Making your own little pinhole camera from scratch is sure fun and most likely will make you feel proud that not only because you built the camera yourself, you'll also manage to produce images with it! But to be inside a pinhole camera? Yes, it is possible with this tipster!
Some of you may have read the A Room with a Special View tipster about turning a room into a giant camera obscura. Living inside a pinhole camera was great for a while but when we started to crave fresh air we had to come up with something new. “Let’s go mobile” we said to ourselves and grabbed the largest cardboard box we could find in the infinite vastness of the archive.
A huge cardboard box (should provide enough space to sit inside)
White packing paper
Strong cardboard, ideally black
Make sure the box is dense and seal light leaks with duct tape (but keep in mind that you are not Harry Houdini and airtight sealing might affect your health!)
Line the inside of the box with packing paper
Cut a hole with a 5 cm diameter into the middle of one of the narrow sides
Cut the black cardboard into pieces large enough to cover the hole in the box and provide each piece with a different sized hole – Now you have some pinhole templates!
Cover the hole in the box with a pinhole template and attach it with duct tape. A larger pinhole will produce a brighter but blurrier image than a small one.
Now here starts the fun part, which is (of course) easier, better and even more fun together with a friend. We definitely had a good time and so did the people we met while dragging our box around, aside from the grumpy lady who started shouting at us from her balcony two seconds after we made a step on the courtyards lawn … so beware of paranoid residents/policemen/vigilante groups and ask your friend to watch out.
Carry your camera obscura outdoors and seek for a nice corner, be it a park or the nearest gas station. Place the box on the ground with the open side at the bottom, slip into it and start shooting that beautiful blurry upside down image of the outside world inside your cosy box (tripod and cable release are essential).
From the moment you start building this lovable SLR camera to when you start shooting those dreamy shots, it’s a sensational adventure! We wanted to take this to the next level so we upgraded the Konstruktor to be flash-enabled for endless creative possibilities! Yes, you read it right - the world’s first 35mm Do It Yourself SLR Camera is now flash enabled!
Lomographers know that once you start collecting cameras, it's difficult to stop yourself. It has a very logical explanation: every camera produces unique images that are impossible to get using another camera. In this article, I decided to compare three cameras with wide-angle lenses.
Unfortunately, it happens sometimes that your resulting pictures are not what you expected - the image doesn't look that good, the colors are bland, and the subject is banal. Indeed, it couldn't be picture of the year! Herein I propose a second chance for your pictures by modifying your 35mm negatives. Just pick up some ideas from here, experiment, and scan your negatives with the Lomography Smartphone Scanner. Anything is possible: burning, scratching, putting on hydrochloric acid, balsamic vinegar, nail polish, bleach, or raspberry juice... use your imagination and write down your new film soup recipe! You can find a sample of the effects in this article.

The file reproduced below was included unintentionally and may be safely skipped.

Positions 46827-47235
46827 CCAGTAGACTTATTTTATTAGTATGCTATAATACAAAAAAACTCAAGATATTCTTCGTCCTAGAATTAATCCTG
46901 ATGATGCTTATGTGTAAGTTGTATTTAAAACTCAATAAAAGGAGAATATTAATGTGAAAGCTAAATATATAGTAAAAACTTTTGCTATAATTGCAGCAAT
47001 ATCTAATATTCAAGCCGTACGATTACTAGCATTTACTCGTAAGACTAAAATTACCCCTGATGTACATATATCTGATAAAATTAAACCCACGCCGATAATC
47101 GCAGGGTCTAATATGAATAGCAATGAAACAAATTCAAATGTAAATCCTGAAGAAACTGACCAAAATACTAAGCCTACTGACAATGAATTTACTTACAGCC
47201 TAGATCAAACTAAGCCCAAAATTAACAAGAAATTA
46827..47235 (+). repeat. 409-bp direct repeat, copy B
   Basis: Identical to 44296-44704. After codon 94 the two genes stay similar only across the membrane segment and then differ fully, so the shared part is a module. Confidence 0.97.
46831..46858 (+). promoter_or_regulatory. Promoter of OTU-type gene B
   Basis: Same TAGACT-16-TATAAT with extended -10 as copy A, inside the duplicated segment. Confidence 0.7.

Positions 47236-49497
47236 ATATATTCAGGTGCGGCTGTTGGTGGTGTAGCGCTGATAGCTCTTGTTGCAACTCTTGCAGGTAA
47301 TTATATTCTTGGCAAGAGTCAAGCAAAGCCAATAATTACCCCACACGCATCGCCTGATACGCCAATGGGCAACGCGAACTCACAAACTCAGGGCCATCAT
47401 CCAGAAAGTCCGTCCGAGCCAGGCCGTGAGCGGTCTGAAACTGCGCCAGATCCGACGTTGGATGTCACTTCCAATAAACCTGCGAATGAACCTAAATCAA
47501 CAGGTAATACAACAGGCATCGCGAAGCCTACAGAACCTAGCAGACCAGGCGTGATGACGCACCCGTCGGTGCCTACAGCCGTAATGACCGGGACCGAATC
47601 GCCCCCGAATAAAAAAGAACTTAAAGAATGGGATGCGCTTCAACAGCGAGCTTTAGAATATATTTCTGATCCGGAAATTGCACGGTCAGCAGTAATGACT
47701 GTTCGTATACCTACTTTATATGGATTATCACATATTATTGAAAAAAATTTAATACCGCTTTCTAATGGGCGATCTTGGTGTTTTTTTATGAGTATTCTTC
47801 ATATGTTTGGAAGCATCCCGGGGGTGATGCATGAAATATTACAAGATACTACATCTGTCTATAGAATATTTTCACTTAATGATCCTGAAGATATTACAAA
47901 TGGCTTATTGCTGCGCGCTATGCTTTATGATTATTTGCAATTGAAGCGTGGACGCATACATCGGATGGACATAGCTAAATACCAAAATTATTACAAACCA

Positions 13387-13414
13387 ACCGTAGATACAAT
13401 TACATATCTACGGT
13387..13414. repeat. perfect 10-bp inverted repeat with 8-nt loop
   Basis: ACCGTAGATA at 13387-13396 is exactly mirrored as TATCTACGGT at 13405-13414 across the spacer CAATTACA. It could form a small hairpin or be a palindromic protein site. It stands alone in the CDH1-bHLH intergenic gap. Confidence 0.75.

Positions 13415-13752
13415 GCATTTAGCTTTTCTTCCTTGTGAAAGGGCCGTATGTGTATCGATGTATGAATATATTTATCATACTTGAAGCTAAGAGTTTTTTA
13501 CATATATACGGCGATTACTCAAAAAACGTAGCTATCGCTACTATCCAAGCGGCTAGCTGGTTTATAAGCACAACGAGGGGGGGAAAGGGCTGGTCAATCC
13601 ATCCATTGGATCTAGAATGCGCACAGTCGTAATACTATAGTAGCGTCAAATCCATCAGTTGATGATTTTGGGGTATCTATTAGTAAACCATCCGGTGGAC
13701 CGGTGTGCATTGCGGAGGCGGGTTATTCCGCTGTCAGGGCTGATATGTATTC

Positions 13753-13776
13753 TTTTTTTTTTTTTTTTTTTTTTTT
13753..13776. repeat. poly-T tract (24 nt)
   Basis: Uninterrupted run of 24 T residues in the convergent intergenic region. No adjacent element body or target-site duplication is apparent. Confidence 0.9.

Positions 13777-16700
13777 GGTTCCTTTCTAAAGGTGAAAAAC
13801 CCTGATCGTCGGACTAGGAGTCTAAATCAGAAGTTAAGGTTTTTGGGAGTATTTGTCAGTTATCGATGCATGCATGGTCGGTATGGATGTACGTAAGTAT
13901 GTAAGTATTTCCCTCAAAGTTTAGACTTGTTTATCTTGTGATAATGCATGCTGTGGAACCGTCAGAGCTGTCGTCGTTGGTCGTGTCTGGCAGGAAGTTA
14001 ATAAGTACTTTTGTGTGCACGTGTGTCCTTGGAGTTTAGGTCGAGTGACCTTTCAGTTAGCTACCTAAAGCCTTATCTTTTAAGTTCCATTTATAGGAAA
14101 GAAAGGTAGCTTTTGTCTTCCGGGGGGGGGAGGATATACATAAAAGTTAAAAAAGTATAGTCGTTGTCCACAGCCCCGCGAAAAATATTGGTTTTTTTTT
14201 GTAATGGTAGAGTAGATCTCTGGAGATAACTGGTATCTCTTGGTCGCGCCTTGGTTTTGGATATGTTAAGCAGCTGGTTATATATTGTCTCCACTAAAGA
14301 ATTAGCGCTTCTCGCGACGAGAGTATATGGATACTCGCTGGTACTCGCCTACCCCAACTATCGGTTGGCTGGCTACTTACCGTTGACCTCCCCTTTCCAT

It's a great feeling when you get a camera back to work even though you thought it was already unusable because its particular type of film is no longer in production. Here's how you can do it with a Polaroid camera from the 80-series.
With the holidays just around the corner, it's a great time to make sure you have loads of wonderful films for all the fun festivities coming up. Today's Advent deal of the day is here to help you do just that! Head on over to the Online Shop and save 10% on our wide selection of films. Do the right thing and keep your camera happy this year!
The original Diana F is a plastic beauty from 1960s Hong Kong. The Diana F+ is a reinterpretation, which is in no way inferior to the old Diana. It´s so versatile with all the optional accessories and lenses like no other lomography camera. And because of this, I will show you what makes this camera so special.
When it’s cold outside and the rain is pouring, it can be the perfect time to sit down and build something. Lomography UK has teamed up with Technology Will Save Us, a company that makes build-it-yourself electronic kits, to bring you the perfect DIY Rumble. Get the chance to win a Konstruktor camera and a DIY Instrument Kit. Read on for details on how to enter this fab competition.
In celebration of the mindblowing solar eclipse we had the other day, we ran a competition and asked you to tag your analogue photos centered around our great big yellow friend! Check out the winners now!
In December last year James Wright, editor and creative director of So It Goes Magazine, went on a two-week trip to Sri Lanka, "a place so long on our bucket list, but up until then, as yet unvisited," he writes on the first of his three-part photo diary. Herein is the first of his series that chronicles his adventures, highlighted by a selection of breathtaking images of the Sri Lankan countryside and the locals, among many other images, captured with his trusty photographic companions: the Leica MP, Lomo LC-A+, and an assortment of films including the LomoChrome Purple.
Simeon Smith is a musician who recorded the sounds of our film cameras in action and made these samples available as a free download. We couldn't resist interviewing him about this project and taking a look at some of his photos. Meet the man behind the cams here.